Although in the last few years we have obtained many ultrastructural images of this Cryptos-poridium in cultured MDCK cells (Rosales et al. 1993b), chick embryos (Rosales et al. 1992) and in calf tissues (Mascaró et al. 1993), we have never found, either in sporozoites or in merozoites cuts, micronemes arranged in parallel stacks or in zig-zag patterns as so clearly described by other authors (Current & Reese 1986, Liebler et al. 1986, Fayer et al. 1990, Bonnin et al. 1990, Flanigan et al. 1991, Aji et al. 1991, Rondanelli et al. 1993). In our isolate the micronemes are never orderly (Fig. 5) and thus provide a quite different ultrastructural image.

This isolate can be cultivated in MDCK cells (Rosales et al. 1993a) and in mouse peritoneal macrophages (Martinez et al. 1992), does not grow as well in chick embryos (Rosales et al. 1992) as does other C. parvum isolates (Current & Long 1983), and the enzymatic studies revealed the absence of detectable hexoquinase (Entrala & Mascaró 1997). To further characterize potential strain differences, it will be necessary to use standard methodologies to compare different isolates of C. parvum, at the ultrastructural as well as the immunological and enzymatic levels.

 

REFERENCES

Aji T, Flanigan T, Marshall R, Kaetzel CH, Aikawa M 1991. Ultrastructural study of asexual development of Cryptosporidium parvum in a human intestinal cell line. J Protozool 38: 825-845.

Bonning A, Salimbeni I, Dubremetz JF, Harly G, Chavanet P, Camerlynck P 1990. Mise au point d' un modèle expèrimental de culture in vitro des stades asexuès de Cryptosporidium sp. Ann Paras Hum Comp 65: 41-43.

Current WL, Long PL 1983. Development of human and calf Cryptosporidium in chicken embryos. J Infect Dis 148: 1108-1113.

Current WL, Reese NC 1986. A comparison of endogenous development of three isolates of Cryp-tosporidium in suckling mice. J Protozool 33: 98-108.

Entrala E, Mascaró C 1997. Glycolytic enzyme activities in Cryptosporidium parvum oocysts. FEMS Microbiol Let 151: 51-57.

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Flanigan TP, Aji T, Marshall R, Soave R, Aikawa M, Kaetzel CH 1991. Asexual development of Cryptosporidium parvum within a differentiated human enterocyte cell line. Infec Immun 59: 234-239.

Liebler EM, Pohlenz JF, Woodmansee DB 1986. Experimental intrauterine infection of adult BALB/c mice with Cryptosporidium sp. Infect Immun 54: 255-259.

Lukes J 1992. Life cycle of Goussia pannonica (Molnar, 1989) (Apicomplexa, Eimeriorina), an extra-cytoplasmatic coccidian from the White Bream Blicca bjoerknaJ Protozool 39: 489-494.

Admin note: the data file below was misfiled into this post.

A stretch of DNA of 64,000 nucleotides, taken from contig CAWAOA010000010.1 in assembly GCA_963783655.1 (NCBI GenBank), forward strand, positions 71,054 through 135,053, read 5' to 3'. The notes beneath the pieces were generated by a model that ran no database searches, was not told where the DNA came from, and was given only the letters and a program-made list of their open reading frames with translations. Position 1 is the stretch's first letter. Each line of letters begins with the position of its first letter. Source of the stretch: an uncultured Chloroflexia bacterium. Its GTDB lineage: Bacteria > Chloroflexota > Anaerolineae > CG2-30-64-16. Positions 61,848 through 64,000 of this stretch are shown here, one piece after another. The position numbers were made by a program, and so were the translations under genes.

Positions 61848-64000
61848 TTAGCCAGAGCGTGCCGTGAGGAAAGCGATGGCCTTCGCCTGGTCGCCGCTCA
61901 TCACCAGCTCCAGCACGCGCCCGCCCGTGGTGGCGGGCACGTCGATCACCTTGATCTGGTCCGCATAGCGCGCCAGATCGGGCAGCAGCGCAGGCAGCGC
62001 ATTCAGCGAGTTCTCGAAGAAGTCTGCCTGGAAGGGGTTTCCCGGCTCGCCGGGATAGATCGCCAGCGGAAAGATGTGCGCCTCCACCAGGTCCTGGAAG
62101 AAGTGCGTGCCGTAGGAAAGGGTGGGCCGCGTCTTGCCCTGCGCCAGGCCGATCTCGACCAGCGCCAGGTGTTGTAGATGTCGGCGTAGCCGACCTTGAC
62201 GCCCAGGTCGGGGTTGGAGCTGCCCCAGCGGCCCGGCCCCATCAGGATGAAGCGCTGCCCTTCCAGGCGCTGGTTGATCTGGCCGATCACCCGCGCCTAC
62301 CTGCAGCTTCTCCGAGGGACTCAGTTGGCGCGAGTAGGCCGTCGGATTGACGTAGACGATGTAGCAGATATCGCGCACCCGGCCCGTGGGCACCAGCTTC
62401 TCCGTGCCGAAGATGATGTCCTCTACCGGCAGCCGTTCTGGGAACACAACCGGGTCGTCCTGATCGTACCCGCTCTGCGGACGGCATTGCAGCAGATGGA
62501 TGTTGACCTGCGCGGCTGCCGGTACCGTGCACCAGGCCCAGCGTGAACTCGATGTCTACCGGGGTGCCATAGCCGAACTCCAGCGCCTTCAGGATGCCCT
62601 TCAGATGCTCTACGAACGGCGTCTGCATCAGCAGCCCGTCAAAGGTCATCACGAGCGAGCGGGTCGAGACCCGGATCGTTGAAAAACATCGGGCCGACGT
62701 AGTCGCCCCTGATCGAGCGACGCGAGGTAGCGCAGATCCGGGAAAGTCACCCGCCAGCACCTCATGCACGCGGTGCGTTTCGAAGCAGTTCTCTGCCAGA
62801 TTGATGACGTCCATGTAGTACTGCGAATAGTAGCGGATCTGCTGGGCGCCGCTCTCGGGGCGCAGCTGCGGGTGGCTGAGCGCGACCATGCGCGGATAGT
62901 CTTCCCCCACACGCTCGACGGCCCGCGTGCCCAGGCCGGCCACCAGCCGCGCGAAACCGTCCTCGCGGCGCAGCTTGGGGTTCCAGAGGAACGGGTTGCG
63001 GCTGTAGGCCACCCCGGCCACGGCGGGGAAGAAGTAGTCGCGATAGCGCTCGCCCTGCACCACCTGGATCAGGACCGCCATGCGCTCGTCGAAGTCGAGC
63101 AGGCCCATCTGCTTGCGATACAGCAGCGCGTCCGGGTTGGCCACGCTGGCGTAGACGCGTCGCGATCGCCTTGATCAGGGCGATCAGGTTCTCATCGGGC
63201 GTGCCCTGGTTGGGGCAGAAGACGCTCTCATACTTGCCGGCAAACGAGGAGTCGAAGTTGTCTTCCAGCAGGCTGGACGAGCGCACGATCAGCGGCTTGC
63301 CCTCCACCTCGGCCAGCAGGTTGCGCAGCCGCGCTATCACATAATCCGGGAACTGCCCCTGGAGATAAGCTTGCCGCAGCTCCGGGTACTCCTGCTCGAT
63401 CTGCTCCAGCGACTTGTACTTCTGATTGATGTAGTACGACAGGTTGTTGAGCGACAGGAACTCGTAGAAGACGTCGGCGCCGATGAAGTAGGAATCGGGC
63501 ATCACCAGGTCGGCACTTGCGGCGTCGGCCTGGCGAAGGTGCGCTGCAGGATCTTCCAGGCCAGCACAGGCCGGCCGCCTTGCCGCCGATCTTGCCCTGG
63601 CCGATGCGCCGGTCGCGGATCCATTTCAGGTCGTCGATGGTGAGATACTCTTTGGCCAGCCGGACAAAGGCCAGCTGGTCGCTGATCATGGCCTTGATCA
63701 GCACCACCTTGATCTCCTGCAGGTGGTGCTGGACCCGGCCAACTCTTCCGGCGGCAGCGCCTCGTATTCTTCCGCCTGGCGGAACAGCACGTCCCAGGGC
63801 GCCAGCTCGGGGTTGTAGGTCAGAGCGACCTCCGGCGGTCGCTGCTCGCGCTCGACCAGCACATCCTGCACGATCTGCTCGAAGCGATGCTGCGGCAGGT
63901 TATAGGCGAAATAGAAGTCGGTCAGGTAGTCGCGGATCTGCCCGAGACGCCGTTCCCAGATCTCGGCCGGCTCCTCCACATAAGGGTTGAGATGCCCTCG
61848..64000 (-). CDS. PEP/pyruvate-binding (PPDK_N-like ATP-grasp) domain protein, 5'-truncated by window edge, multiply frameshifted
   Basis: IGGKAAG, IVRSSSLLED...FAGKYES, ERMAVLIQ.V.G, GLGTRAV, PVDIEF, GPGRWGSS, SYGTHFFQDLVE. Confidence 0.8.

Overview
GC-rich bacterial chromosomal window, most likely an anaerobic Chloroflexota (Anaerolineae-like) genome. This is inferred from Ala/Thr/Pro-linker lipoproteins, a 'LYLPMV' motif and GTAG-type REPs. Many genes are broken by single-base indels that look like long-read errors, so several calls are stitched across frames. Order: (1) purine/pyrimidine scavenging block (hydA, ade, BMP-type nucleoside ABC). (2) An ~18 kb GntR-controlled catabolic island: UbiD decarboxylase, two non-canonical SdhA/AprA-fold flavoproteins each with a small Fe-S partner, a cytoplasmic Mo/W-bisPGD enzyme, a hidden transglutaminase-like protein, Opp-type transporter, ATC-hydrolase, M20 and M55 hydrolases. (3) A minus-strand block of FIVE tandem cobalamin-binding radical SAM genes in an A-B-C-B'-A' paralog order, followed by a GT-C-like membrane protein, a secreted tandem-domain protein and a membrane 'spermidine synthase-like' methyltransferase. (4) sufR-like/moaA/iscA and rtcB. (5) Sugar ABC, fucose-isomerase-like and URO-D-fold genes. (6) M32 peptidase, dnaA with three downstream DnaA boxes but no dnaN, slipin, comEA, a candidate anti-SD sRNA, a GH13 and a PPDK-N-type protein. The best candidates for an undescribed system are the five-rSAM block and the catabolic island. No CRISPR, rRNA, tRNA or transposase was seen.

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Martinez F, Mascaró C, Rosales MJ, Diaz J, Cifuentes J, Osuna A 1992. In vitro multiplication of Cryptosporidium parvum in mouse peritoneal macrophages. Vet Parasitol 42: 27-31.

Panciera RJ, Thomassen RW, Garner FM 1971. Cryptosporidiosis in a calf. Vet Pathol 8: 479-484.

Pearson GR, Logan EF 1978. Demonstration of cryptosporidia in the small intestine of a calf by light, transmission electron and scanning electron microscopy. Vet Record 103: 212-213.

Pohlenz J, Bemrick WJ, Moon HW, Cheville NF 1978. Bovine cryptosporidiosis: a transmission and scanning electron microscopic study of some stages in the life cycle and of the host-parasite relationship. Vet Pathol 15: 417-427.

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Rosales MJ, Mascaró C, Osuna A 1992. New findings during Cryptosporidium parvum development in the chick embryo. J Infect Dis 165: 789-790.

Rosales MJ, Cifuentes J, Mascaró C 1993a. Cryptospo-ridium parvum: culture in MDCK cells. Exp Parasitol 76: 209-212.

Rosales MJ, Mascaró C, Osuna A 1993b. Ultrastructural study of Cryptosporidium development in Madin-Darby canine kidney cells. Vet Parasitol 45: 267-273.

Uni S, Iseki M, Maekawa T, Moriya K, Takada S 1987. Ultrastructure of Cryptosporidium muris (strain RN 66) parasitizing the murine stomach. Parasitol Res 74: 123-132.

Upton SJ, Current WL 1985. The species of Cryptosporidium (Apicomplexa: Cryptosporidiidae) infecting mammals. J Parasitol 71: 625-629.

+Corresponding author. Fax: +34-58-243174.
Received 19 November 1997
Accepted 25 June 1998

This study was supported by the CICYT through Projet PB95-1200.